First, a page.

The A310 operates under full automatic exposure control, but does offer a Night shooting mode and adjustable ISO setting. Although the camera's low-light shooting capabilities are limited by its maximum two-second exposure time, the camera is sensitive enough for average city street lighting (which equates to a one-foot-candle, 11 lux, light level). I found the best exposures in the Night shooting mode, which accesses the longer exposure times. In my testing, the A310 produced usable images down to the one-half foot-candle (5.5 lux) light level at ISO 200, and down to the 1/8 foot-candle (1.3 lux) light level at ISO 800. Unfortunately, while these images came out reasonably well focused, the A310's autofocus system doesn't operate reliably at light levels lower than about 1 foot-candle. The target was still visible at the lower light levels, but the images are rather dark. (You could conceivable lighten these in post-capture software.) Color is pretty good from the Auto white balance, though a hint warm. Noise is highest at the 800 ISO setting, but only moderately high at ISOs 200 and 400. The table below shows the best exposure I was able to obtain for each of a range of illumination levels. Images in this table (like all sample photos) are untouched, exactly as they came from the camera.
(Note: If you'd like to use a light meter to check
light levels for subjects you might be interested in
shooting, a light level of 1 foot-candle corresponds
to an exposure of 2 seconds at F/2.8 and ISO 100.)
Flash Range Test
Good intensity all the way out to 14 feet from the test target, with just a slight decrease in brightness.
Fuji rates the A310's flash as effective to about 18 feet, which agrees pretty well with my own findings, although my flash range test is limited to 14 feet. In my testing, the flash illuminated the test target all the way out to 14 feet, with only a slight decrease in intensity. Below is the flash range series, with distances from eight to 14 feet from the target.
Moderately high resolution, 1,000 lines of "strong detail." Lower than average barrel distortion.
The A310 performed fairly well on the "laboratory" resolution test chart. It started showing artifacts in the test patterns at resolutions as low as 600 lines per picture height, in both horizontal and vertical directions. I found "strong detail" out to at least 1,000 lines, although you could perhaps argue for as high as 1,100 lines in the horizontal direction. "Extinction" of the target patterns didn't occur until about 1,250 lines.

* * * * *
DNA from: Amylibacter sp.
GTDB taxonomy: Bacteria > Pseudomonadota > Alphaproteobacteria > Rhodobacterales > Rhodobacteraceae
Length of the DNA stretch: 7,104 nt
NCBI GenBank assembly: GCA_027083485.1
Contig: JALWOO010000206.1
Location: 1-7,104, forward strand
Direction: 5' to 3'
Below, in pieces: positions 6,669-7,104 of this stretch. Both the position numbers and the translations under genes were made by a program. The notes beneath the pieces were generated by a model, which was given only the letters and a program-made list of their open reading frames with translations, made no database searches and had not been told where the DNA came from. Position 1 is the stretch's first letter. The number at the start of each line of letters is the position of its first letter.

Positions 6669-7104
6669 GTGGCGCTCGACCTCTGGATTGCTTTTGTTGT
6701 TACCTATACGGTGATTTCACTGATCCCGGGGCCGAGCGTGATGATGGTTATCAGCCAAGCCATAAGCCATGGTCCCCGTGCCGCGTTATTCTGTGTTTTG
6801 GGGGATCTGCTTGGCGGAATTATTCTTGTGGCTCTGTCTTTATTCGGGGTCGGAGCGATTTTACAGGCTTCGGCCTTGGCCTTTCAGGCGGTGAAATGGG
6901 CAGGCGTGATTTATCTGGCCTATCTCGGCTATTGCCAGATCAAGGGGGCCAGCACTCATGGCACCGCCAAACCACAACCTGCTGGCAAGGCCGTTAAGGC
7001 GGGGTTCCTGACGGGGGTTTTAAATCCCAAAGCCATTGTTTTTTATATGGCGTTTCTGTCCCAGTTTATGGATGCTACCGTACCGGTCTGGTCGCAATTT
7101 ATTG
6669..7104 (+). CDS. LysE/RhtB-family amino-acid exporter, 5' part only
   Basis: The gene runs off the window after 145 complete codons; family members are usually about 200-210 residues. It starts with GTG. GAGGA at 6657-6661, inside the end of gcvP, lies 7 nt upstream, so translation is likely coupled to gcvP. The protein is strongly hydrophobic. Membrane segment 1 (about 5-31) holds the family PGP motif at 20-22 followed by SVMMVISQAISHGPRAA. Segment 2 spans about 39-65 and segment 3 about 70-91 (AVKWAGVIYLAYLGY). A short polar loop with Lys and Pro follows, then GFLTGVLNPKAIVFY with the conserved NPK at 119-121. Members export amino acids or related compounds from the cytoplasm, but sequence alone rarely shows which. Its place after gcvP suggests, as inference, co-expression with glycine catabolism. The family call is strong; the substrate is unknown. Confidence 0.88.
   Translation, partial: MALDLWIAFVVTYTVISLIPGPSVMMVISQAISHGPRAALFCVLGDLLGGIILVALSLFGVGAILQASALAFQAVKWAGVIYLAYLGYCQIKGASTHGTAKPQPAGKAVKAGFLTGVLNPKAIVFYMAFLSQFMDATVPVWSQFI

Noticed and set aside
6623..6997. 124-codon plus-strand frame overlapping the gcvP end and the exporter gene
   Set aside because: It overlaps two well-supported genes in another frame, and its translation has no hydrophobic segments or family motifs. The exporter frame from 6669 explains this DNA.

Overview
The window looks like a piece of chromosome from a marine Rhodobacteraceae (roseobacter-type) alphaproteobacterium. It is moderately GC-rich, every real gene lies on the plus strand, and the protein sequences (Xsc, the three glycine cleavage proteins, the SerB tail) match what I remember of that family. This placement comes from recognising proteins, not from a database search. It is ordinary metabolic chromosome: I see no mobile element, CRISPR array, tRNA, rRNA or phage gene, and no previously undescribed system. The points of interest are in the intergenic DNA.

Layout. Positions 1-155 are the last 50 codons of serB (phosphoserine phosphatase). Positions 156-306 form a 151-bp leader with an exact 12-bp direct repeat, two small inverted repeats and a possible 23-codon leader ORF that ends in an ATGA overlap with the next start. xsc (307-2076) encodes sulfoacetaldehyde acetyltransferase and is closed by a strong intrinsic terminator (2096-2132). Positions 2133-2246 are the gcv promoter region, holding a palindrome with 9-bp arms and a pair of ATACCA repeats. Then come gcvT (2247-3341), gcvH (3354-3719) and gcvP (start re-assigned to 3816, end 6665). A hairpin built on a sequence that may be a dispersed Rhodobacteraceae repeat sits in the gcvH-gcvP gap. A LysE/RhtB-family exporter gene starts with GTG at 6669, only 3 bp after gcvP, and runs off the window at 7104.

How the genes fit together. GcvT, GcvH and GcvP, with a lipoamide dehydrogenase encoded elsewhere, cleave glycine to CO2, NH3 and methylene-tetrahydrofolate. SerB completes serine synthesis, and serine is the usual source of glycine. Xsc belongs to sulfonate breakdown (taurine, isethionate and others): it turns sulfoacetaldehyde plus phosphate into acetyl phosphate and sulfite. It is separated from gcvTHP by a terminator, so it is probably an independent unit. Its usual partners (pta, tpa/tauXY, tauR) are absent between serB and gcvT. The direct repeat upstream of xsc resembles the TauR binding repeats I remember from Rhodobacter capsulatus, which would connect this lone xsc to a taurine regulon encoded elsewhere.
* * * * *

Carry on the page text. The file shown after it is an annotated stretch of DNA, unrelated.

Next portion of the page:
Optical distortion on the A310 is better than average at the wide-angle end, where I measured approximately 0.5 percent barrel distortion. The telephoto end fared better still, as I found 0.1 percent barrel distortion there. Chromatic aberration is also low, showing only about three or four pixels of fairly faint coloration on either side of the target lines. (This distortion is visible as a very slight colored fringe around the objects at the edges of the field of view on the resolution target.)
Resolution Series, Wide Angle
Resolution Test, Telephoto
Viewfinder Accuracy/Flash Uniformity
A tight optical viewfinder, and slightly tight LCD monitor.
The A310's optical viewfinder is very tight, showing only 79 percent of the final frame at both wide angle and telephoto zoom settings. The LCD monitor fared a little better, showing approximately 92 percent accuracy at wide angle, and about 90 percent at telephoto. Given that I like LCD monitors to be as close to 100 percent accuracy as possible, the A310's LCD monitor has some room for improvement here, and the optical viewfinder could definitely stand improvement. Flash distribution is uneven and dim at wide angle, with falloff at the corners and edges of the frame. At telephoto, flash distribution is more uniform, though with some slight falloff at the edges of the frame.
A310 Test Images
A310 "Picky Details"